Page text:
Streams

Andy Lanset

Director of Archives, New York Public Radio

Andy Lanset appears in the following:

Scottsboro: A Civil Rights Milestone

Friday, February 01, 2013

Scottsboro: A Civil Rights Milestone
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Previously Unreleased Interviews with The Reverend Dr. Martin Luther King Jr.

Tuesday, January 15, 2013

In 1961, a radio reporter named Eleanor Fischer spoke to Dr. Martin Luther King Jr. for a CBC called Project 62. As far as we know, these unedited interviews have never been presented in their entirety until now.

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David Durk's Moving Testimony Before the Knapp Commission

Wednesday, November 14, 2012

David Durk, the New York police detective who teamed up with officer Frank Serpico to breach the aptly named 'blue wall of silence' died yesterday. His testimony before the Knapp Commission investigation into police corruption in 1971 made for some of the most moving public testimony ever broadcast.  Writing in The New York Times Book Review, WNYC Director Mary Perot Nichols said it was largely thanks to Durk's persistence and contacts that their campaign against police corruption became a matter of public record. Above is an excerpt from his remarks on December 21, 1971.

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The Marine Corps General Who Called War 'A Racket'

Sunday, November 11, 2012

"I was a racketeer for capitalism."
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Pioneering Language Classes Over WNYC

Friday, September 14, 2012

Between the summer of 1925 and spring 1932, Victor Harrison-Berlitz, the General Manager of 410 U.S. Berlitz language schools, taught French, Spanish, German and Italian over WNYC. The regular classes were a pioneering effort for American radio.

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Macklin Marrow and the WNYC Concert Orchestra

Friday, August 03, 2012

From July 1939 to March 1942, conductor and composer Macklin Marrow led the WNYC Concert Orchestra. The 35-piece ensemble was sponsored by The New York City Music Project, a unit of the federal Works Progress Administration (WPA). One of Marrow's earliest assignments at the station was the August 2, 1939, dedication of the WNYC WPA murals when the orchestra performed the scherzo from William Grant Still's Afro-American Symphony (audio above).

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Morris S. Novik: Public Radio Pioneer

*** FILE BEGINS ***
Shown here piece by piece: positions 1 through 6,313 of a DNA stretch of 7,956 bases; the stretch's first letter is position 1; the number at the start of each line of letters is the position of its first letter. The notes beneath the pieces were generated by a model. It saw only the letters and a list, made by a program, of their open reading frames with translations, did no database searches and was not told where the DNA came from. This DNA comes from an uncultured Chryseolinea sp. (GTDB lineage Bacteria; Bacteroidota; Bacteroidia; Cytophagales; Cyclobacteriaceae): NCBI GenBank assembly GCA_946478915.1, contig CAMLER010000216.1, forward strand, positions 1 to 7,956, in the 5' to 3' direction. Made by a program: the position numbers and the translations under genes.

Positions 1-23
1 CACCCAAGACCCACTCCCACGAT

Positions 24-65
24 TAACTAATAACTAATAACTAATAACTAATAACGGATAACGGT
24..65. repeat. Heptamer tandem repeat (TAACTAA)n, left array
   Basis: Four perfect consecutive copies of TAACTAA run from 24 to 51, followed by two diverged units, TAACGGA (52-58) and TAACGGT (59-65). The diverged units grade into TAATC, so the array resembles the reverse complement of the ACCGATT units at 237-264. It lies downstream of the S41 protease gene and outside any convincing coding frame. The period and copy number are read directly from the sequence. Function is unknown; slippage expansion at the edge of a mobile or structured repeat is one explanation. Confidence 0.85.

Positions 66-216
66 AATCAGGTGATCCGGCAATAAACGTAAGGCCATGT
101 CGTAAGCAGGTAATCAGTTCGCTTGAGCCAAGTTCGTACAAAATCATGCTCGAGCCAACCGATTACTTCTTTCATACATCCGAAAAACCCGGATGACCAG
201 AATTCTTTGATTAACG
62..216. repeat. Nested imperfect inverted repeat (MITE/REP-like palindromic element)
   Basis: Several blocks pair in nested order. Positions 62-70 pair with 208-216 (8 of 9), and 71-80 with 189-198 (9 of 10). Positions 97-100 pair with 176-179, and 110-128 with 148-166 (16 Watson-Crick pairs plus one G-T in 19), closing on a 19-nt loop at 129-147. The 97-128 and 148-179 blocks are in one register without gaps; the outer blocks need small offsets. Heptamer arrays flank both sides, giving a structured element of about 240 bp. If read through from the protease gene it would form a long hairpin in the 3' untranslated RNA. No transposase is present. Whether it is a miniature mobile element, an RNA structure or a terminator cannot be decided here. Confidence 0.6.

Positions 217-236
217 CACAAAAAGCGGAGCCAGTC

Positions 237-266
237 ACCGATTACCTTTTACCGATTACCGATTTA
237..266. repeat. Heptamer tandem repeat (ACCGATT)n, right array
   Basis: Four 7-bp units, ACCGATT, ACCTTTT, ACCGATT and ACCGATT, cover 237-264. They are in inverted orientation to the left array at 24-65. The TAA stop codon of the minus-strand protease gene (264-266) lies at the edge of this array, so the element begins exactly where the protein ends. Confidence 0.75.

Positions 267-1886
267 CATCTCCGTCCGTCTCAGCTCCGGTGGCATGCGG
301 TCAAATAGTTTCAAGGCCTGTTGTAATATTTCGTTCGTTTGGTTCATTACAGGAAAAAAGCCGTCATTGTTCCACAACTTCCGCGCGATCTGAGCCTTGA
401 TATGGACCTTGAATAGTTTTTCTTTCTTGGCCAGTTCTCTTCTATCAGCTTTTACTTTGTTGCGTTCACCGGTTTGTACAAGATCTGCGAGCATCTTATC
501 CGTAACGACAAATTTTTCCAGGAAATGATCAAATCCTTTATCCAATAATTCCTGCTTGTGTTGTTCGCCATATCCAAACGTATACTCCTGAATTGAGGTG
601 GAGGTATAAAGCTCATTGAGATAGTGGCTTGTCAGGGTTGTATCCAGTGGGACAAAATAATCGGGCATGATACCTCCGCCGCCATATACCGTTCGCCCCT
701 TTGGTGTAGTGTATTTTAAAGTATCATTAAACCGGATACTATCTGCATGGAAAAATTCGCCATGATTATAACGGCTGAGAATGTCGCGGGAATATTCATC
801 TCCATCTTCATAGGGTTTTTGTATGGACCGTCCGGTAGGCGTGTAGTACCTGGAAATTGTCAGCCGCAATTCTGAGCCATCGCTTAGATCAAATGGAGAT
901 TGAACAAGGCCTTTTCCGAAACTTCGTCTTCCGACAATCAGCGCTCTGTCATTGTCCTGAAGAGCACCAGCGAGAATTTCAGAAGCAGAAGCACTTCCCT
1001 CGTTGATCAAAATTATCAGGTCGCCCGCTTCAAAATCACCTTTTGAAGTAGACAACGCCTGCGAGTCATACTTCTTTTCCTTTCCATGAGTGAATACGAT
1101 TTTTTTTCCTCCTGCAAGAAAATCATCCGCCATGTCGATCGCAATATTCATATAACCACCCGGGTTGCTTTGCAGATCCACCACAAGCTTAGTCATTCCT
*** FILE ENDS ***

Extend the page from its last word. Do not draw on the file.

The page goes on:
Friday, July 13, 2012

Morris S. Novik was appointed by Mayor F. H. La Guardia to be the first Director of the Municipal Broadcasting System on February 9, 1938. During the nearly eight years he oversaw WNYC, he tirelessly worked to make the station an innovative and model public broadcaster. In fact, Novik laid claim to coining the phrase "public broadcasting" while at WNYC.

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Ralph Berton: The Man Behind Radio's First Serious Jazz Music Program

Friday, June 01, 2012

From 1940 to 1942 Ralph Berton hosted WNYC's daily foray into jazz called Metropolitan Review, dedicated to "the finest in recorded hot jazz." The program was radio's first serious jazz music show on the air. 

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The Reader's Almanac with Walter James Miller

Friday, May 04, 2012

Walter James Miller (1918-2010) was Professor Emeritus at New York University and host of WNYC’s Reader’s Almanac (1970-1985) and WNYC-TV’s Book World (1968-1970). He conducted early interviews with writers such as Nadine Gordimer, Erica Jong, Kurt Vonnegut, Dorothy Gallagher and Jerzy Kosinski.

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WNYC Vintage Microphone Slide Show

Friday, March 16, 2012

Some of the ways to reach the air.
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Al Arkus: The Music Maestro

Friday, February 24, 2012

Al Arkus started at WNYC by producing, directing and reading newscasts. He also directed and announced for Edward Tatnall Canby, David Randolph and Oscar Brand. Children’s programming became one of his favorite genres: he wrote, produced and narrated The Music Maestro, a weekly educational music program, and appeared regularly on The Children’s Story Fair, a show with a cast of 'kids' wandering on a magic midway to adventures in an opera house, a record room, a side show, a concert hall and similar locations. Al also wrote, directed and produced Here's Heidy, a children's program with storyteller Heidy Mayer that moved to WOR in 1949.

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WNYC Director Seymour N. Siegel: Public Radio Visionary

Friday, February 10, 2012

On January 3, 1934, Mayor Fiorello H. La Guardia swore into office Seymour N. Siegel as WNYC's Assistant Program Director.  Immediately after Siegel affirmed his commitment to the people of the City of New York, the mayor promptly ordered him to "go across the street and close down the joint." The "joint" was WNYC. One of La Guardia's campaign promises was to close the station and just a few days earlier he had released his cost-cutting program of ten major reforms. Number nine on the list was "abolition of the municipal broadcasting station, WNYC." But after carefully surveying the situation Siegel determined there wasn't anything a little good management and TLC couldn't fix. A panel of experts was convened, a thorough study was done and recommendations were made and implemented.  Because of Sy Siegel, WNYC became a political asset for the mayor and a ground-breaking public broadcaster.